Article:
He added that these video clips provide more value because you can still get the point that would have been delivered in a full meeting without having to actually attend to get access to that information. What’s more, he says the videos create an audit trail of activity for archival purposes.
“It’s easily shareable with people who weren’t in attendance, but [still] get the update. It’s available in the archive, so you can go back and find the answers to questions you have or trace back the roots of a decision,” he said. It’s worth noting that Slack first introduced this idea last October, and announced an early customer beta last March, at which point they hadn’t even named it yet.
He admitted that this may require people to rethink how they work, and depending on the organization that may be harder in some places than others, but he believes that value proposition of freeing up employees to meet less and work more will eventually drive people and organizations to try it and then incorporate into the way that they work.
Clips builds on the Huddles tool released earlier this year, which is a way via audio to have serendipitous water cooler kinds of conversations, again as a way to reduce the need for a full-fledged meeting when people can get together for a few minutes, resolve an issue and get back to work. Butterfield says that Huddles has had the fastest adoption of any new capability since he first launched Slack.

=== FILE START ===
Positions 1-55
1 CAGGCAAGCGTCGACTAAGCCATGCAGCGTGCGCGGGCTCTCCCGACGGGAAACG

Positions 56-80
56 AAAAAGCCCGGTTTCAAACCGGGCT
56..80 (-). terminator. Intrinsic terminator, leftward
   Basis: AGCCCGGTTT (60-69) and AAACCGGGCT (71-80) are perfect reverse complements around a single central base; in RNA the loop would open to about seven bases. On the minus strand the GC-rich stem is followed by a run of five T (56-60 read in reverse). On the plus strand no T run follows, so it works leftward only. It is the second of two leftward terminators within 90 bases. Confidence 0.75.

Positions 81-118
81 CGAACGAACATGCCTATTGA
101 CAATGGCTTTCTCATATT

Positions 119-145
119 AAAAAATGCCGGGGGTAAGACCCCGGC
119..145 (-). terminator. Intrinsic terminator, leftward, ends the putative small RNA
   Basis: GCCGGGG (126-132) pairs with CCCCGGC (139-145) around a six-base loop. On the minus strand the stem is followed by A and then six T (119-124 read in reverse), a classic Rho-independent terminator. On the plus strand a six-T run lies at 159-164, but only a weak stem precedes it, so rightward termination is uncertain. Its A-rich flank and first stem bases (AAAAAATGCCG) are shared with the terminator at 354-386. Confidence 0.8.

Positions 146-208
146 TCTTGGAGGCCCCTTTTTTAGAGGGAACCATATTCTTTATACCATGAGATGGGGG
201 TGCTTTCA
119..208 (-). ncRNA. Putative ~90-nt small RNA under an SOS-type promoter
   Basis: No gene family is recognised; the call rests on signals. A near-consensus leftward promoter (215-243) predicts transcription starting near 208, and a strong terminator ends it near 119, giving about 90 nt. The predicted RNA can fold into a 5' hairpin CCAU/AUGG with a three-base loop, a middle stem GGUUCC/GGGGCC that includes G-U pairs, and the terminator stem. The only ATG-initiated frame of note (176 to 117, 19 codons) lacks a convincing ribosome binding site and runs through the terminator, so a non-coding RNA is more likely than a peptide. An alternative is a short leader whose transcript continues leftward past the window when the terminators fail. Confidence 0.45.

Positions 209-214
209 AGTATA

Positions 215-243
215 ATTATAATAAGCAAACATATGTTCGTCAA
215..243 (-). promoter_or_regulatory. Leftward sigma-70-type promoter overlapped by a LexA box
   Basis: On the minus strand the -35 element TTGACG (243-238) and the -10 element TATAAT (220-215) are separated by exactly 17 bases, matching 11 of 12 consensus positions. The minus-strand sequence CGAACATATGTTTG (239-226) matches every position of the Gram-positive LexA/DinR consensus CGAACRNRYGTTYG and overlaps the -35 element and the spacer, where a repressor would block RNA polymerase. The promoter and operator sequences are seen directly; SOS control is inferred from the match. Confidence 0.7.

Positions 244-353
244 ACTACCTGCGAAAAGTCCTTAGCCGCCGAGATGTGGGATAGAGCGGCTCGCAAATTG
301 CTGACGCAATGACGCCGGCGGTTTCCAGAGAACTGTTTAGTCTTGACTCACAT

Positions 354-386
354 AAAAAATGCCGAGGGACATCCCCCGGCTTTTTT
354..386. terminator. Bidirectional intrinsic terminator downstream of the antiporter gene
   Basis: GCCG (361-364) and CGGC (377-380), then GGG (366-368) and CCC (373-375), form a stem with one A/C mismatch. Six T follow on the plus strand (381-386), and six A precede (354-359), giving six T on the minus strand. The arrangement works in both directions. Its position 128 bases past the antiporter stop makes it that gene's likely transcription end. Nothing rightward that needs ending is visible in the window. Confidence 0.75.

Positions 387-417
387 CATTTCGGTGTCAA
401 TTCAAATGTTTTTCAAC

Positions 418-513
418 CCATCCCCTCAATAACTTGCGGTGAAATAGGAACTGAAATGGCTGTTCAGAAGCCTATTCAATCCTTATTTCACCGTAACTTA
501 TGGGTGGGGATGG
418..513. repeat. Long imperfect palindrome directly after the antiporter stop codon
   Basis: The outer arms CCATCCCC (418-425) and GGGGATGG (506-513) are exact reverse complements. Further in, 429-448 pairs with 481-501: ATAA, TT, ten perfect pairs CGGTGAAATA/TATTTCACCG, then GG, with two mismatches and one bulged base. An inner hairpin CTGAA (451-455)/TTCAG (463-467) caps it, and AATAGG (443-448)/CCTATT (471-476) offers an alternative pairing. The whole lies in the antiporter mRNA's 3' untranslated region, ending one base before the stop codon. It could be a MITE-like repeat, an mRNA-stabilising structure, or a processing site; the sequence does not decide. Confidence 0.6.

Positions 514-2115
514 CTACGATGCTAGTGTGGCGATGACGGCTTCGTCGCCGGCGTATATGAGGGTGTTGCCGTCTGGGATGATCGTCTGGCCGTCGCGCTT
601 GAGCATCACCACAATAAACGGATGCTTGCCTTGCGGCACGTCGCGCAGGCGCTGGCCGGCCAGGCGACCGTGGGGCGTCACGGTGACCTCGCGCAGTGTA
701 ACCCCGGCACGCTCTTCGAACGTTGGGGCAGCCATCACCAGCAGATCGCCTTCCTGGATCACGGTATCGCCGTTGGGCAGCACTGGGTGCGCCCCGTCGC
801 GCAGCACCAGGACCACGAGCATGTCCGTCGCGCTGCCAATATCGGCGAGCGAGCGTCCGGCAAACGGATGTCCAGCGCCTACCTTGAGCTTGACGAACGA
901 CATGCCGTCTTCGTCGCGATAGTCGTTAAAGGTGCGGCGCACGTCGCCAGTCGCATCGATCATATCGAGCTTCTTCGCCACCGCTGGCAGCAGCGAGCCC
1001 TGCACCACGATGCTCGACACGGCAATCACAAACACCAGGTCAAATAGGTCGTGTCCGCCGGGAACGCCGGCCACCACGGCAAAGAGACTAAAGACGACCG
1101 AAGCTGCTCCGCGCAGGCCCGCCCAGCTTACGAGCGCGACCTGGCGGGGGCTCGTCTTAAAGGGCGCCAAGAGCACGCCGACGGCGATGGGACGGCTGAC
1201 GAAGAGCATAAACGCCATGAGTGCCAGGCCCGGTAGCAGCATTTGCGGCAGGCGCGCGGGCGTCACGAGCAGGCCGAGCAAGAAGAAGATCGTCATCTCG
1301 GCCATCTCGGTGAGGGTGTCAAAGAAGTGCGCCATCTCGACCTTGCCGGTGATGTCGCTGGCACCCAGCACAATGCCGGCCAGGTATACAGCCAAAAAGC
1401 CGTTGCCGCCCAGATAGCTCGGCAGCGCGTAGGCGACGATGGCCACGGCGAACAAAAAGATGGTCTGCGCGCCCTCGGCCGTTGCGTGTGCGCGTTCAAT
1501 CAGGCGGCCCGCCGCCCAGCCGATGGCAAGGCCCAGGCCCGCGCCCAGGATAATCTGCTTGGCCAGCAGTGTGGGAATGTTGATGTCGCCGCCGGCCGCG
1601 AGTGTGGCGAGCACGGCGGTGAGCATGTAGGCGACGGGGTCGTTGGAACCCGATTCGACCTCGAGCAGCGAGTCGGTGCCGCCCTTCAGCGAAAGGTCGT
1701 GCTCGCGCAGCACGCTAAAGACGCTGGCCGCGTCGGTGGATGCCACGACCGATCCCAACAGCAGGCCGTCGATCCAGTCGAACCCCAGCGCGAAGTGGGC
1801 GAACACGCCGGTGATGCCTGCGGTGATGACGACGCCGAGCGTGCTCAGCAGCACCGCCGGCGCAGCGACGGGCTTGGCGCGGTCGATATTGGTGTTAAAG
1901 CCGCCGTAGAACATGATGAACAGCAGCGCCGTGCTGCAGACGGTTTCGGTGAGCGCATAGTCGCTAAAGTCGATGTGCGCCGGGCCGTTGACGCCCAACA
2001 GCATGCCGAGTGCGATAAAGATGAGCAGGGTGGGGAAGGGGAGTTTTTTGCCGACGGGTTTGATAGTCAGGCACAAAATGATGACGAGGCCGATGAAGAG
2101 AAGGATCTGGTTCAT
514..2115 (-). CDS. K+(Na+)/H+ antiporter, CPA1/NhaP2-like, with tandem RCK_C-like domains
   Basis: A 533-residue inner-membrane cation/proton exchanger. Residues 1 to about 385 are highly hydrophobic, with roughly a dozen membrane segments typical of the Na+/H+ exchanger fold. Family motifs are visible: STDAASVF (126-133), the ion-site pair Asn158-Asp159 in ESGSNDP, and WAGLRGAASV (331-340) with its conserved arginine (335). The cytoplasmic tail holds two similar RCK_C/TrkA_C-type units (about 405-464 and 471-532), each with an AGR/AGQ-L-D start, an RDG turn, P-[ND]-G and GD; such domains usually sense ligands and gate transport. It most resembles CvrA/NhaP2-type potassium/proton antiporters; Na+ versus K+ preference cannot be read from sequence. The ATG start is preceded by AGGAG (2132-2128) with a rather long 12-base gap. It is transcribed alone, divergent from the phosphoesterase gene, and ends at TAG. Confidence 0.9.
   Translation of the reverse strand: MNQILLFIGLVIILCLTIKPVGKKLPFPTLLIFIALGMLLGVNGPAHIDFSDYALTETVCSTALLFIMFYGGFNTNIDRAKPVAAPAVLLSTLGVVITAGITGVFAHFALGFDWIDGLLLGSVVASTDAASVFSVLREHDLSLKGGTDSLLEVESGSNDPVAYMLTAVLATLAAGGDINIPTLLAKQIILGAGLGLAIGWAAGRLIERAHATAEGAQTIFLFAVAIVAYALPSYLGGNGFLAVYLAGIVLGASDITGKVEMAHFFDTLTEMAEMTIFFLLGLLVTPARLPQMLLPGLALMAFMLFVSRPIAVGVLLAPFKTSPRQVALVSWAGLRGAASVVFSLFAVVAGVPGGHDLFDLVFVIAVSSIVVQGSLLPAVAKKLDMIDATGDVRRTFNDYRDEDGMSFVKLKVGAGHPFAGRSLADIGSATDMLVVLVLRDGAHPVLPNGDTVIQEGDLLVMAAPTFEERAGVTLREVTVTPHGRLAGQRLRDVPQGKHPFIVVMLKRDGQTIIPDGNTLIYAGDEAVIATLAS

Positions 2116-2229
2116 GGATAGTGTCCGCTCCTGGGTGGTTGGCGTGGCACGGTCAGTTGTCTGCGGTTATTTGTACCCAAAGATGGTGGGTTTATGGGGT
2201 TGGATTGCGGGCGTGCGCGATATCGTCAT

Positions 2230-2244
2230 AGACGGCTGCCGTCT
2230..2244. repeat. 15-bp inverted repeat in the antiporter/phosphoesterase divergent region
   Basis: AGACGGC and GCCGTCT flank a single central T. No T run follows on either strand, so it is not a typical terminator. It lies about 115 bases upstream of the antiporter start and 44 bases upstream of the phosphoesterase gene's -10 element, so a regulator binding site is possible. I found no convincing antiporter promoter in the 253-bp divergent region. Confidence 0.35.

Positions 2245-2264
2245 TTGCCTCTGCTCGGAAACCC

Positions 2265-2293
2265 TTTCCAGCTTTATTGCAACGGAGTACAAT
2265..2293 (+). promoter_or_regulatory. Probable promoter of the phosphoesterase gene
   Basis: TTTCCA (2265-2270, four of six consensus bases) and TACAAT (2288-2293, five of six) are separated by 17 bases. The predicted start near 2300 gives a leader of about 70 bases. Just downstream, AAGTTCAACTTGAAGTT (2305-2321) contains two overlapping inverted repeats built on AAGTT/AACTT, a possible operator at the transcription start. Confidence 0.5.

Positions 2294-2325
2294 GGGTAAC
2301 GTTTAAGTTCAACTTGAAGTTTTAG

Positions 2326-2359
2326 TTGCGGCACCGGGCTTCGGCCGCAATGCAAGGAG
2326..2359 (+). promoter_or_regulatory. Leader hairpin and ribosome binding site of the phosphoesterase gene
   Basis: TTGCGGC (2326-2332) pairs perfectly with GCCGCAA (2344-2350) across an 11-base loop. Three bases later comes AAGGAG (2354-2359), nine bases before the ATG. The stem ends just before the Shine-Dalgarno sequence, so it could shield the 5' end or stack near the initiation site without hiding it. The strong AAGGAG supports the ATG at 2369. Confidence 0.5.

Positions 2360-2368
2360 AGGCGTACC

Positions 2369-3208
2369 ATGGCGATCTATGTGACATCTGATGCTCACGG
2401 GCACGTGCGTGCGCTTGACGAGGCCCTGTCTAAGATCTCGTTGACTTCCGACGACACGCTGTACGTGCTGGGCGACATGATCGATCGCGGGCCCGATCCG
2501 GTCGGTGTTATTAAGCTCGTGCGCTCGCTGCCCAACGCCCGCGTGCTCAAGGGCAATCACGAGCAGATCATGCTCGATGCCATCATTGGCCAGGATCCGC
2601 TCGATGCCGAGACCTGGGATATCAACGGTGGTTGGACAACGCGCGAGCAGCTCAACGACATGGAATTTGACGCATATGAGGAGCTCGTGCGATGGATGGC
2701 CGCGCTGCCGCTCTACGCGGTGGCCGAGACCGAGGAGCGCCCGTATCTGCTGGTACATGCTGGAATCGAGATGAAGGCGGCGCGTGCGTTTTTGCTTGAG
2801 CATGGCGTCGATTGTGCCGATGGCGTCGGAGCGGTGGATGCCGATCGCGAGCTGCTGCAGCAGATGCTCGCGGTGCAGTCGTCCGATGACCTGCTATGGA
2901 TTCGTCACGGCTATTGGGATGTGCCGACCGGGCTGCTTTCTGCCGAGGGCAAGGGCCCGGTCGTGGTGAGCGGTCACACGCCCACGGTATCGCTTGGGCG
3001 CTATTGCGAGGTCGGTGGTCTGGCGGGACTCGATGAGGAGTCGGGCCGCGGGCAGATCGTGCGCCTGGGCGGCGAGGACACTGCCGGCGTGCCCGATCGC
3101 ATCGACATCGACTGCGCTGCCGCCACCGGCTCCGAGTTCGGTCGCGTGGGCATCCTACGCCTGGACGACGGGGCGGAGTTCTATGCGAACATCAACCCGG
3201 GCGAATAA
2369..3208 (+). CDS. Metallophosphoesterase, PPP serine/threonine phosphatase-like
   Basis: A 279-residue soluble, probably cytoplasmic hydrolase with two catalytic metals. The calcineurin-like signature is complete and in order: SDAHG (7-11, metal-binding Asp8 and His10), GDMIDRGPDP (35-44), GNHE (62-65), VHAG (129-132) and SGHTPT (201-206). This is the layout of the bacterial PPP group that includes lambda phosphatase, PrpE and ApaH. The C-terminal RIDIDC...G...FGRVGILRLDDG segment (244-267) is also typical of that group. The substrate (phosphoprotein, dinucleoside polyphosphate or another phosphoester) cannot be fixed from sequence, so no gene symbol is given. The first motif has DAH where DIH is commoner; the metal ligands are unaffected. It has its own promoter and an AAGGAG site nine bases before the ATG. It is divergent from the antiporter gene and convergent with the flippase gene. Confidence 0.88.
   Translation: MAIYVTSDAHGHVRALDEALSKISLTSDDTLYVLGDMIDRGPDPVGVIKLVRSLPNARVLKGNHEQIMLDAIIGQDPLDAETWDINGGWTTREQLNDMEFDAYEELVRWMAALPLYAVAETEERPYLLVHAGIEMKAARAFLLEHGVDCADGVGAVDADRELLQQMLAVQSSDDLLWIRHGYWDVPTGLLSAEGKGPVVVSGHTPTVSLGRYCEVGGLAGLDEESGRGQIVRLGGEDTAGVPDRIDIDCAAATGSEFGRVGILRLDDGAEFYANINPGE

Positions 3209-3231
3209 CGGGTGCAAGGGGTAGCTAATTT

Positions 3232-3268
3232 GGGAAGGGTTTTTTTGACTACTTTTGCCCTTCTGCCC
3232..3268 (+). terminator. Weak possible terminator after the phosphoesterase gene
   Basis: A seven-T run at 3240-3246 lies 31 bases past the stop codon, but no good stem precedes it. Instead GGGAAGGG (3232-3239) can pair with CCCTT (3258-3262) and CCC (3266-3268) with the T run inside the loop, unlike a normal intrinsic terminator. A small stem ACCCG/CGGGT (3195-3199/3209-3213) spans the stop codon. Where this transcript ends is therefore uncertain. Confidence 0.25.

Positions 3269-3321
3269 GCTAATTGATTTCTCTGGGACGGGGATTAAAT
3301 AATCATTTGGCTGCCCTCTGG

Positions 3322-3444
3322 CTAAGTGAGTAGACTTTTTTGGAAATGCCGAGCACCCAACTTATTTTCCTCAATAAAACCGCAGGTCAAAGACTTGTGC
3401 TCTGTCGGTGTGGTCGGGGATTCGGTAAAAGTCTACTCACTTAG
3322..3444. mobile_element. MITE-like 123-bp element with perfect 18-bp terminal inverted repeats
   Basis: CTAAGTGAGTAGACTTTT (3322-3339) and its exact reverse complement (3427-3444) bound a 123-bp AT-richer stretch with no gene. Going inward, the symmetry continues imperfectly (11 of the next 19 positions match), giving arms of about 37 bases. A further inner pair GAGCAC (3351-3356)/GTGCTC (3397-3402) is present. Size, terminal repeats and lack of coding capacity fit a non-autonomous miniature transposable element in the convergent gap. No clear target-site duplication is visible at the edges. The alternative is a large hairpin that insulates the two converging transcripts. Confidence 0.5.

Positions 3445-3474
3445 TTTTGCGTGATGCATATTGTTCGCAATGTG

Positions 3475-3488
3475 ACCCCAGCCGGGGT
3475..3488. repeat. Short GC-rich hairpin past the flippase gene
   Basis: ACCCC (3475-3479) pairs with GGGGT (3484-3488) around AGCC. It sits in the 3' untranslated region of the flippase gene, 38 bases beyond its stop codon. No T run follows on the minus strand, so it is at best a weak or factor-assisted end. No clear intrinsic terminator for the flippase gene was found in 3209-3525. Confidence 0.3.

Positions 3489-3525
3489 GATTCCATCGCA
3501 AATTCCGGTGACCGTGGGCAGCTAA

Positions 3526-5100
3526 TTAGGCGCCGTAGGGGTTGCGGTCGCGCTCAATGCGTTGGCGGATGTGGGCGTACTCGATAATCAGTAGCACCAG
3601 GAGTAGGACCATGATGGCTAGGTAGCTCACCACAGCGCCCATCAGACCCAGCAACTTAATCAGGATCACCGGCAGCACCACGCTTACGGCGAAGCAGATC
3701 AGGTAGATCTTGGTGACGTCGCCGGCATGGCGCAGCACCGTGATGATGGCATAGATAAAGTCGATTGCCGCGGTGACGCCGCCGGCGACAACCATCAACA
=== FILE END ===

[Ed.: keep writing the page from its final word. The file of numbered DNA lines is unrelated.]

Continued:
In March, in a Clubhouse interview with SignalFire investor Josh Constine (who is also a former TechCrunch reporter), Butterfield said that the company was also working on a Clubhouse tool for business. The company did not announce any similar tool this week though.
The company also announced 16 integrations with Salesforce that span the entire Salesforce platform. These include the sales-focussed deal room and the customer support incident response called swarms announced earlier this month, as well as new connections to other tools in the Salesforce family of product including Mulesoft and Tableau and industry-specific integrations for banking, life sciences and philanthropy.
In case you had forgotten, Salesforce bought Slack at the end of last year in a mega deal worth almost $28 billion. Today, as part of the CRM giant, the company continues to build on the platform and product roadmap it had in place prior to the acquisition, while building in integrations all across the Salesforce platform.
By Ron Miller
Fivetran, the data connectivity startup, had a big day today. For starters it announced a $565 million investment on $5.6 billion valuation, but it didn’t stop there. It also announced its second acquisition this year, snagging HVR, a data integration competitor that had raised over $50M, for $700 million in cash and stock.
The company last raised a $100 million Series C on a $1.2 billion valuation, increasing the valuation by over 5x. As with that Series C, Andreessen Horowitz was back leading the round with participation from other double dippers General Catalyst, CEAS Investments, Matrix Partners and other unnamed firms or individuals. New investors ICONIQ Capital, D1 Capital Partners and YC Continuity also came along for the ride. The company reports it has now raised $730 million.